Women’s faces turn red during ovulation
Women’s faces turn red during ovulation, study says. It appears that women’s face is redder in the middle of their cycle, during their fertile window.
The study, published in ‘’PLoS ONE’’, is considered one of the most efficient in investigating the female face during a menstrual cycle. 22 college girls participated in the study conducted by researchers of Cambridge University in the UK. They photographed the faces of the girls without make-up, every evening, at the same time, when they all gathered for dinner, at the college hall, for a month. For photographing the faces, they used a special instrument, similar to a normal camera but advanced in terms of color capturing.
For analyzing the images captured by the camera, experts designed specialized computer software that picks up an identical patch of cheek from each image. The girls of the study were also tested for hormone changes at specific times, critical for the ovulation cycle, as decided by the research team.
The face color analysis revealed that the skin’s redness exhibited changes during the month. In fact, the biggest change in terms of red skin color was observed during ovulation and retained its intensity over the last days of the cycle, where estrogen levels started to decrease.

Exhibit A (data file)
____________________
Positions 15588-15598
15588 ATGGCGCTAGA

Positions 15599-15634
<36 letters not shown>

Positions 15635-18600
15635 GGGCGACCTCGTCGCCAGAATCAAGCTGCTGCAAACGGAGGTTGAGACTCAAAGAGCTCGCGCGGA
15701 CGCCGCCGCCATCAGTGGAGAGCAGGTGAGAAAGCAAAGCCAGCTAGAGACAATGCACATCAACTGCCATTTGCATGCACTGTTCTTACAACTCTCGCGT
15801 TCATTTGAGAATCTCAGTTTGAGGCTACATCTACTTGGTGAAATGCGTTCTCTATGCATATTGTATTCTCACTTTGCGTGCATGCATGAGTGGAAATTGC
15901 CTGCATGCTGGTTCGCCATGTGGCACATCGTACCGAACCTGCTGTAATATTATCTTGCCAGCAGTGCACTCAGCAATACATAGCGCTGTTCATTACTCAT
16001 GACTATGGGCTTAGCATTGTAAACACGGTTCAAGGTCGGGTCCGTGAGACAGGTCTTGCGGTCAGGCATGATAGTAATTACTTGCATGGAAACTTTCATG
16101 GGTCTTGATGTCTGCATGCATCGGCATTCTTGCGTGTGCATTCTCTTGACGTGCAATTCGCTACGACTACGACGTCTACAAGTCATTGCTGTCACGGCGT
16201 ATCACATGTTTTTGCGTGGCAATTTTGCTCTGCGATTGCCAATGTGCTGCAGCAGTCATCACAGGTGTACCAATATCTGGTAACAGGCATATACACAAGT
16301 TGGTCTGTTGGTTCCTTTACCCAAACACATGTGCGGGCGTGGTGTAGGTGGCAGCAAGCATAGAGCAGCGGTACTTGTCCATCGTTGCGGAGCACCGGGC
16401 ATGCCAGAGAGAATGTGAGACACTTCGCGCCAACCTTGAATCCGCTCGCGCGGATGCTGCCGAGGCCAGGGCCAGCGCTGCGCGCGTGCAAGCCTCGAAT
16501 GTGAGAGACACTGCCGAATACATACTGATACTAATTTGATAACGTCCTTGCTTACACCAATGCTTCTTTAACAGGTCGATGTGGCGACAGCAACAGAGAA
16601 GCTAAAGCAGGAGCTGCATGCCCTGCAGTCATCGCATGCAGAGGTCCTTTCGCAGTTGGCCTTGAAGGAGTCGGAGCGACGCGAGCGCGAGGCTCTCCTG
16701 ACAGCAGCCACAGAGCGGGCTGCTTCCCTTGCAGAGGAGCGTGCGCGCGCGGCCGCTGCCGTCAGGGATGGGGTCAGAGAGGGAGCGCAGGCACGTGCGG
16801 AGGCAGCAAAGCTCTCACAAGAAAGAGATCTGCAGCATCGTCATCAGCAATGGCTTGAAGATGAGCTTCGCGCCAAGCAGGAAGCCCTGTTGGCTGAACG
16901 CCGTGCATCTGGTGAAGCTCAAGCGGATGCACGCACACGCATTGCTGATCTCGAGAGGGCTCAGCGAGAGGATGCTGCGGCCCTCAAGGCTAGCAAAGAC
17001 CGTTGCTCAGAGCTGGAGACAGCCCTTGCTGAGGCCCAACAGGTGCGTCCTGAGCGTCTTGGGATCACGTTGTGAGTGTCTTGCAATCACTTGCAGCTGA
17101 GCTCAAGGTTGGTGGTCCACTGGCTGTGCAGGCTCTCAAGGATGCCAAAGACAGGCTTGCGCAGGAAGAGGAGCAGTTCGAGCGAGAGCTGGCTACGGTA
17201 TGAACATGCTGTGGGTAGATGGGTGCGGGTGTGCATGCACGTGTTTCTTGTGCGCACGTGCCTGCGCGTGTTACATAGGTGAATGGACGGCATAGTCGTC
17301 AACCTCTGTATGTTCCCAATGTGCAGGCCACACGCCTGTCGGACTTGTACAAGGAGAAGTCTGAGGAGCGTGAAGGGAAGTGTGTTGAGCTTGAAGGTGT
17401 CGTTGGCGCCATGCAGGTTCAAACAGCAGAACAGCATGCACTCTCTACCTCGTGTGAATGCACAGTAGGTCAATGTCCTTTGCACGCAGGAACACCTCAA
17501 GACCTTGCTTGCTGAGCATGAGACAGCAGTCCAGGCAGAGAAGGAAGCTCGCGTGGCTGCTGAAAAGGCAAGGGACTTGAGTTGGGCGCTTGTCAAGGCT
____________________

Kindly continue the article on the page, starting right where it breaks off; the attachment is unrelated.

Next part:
The researchers from the University of Cambridge consider that redness changes of the skin were indicative of body temperature fluctuations. However, the face color changes, even at their pick, were not detectable to the human eye. More specifically, the average difference in redness was 0.6 units while the threshold of human visual perception was 2.2 units.
This observation was in contrast to the scientists’ initial expectations, as in other primates it is quite common for females to display specific sighs of ovulation and fertility that are easily detectable to males, attracting them to mate.
In women however, even if their face turns red during ovulation, that is not the case. Previous research has shown that women appear more attractive to men when they ovulate, however facial redness is not what men notice. ‘’Women do not advertise ovulation but they do leak information about it and facial redness could be a small piece of a larger puzzle’’, commented Dr Hannah Rowland from the Zoology Department who led the study.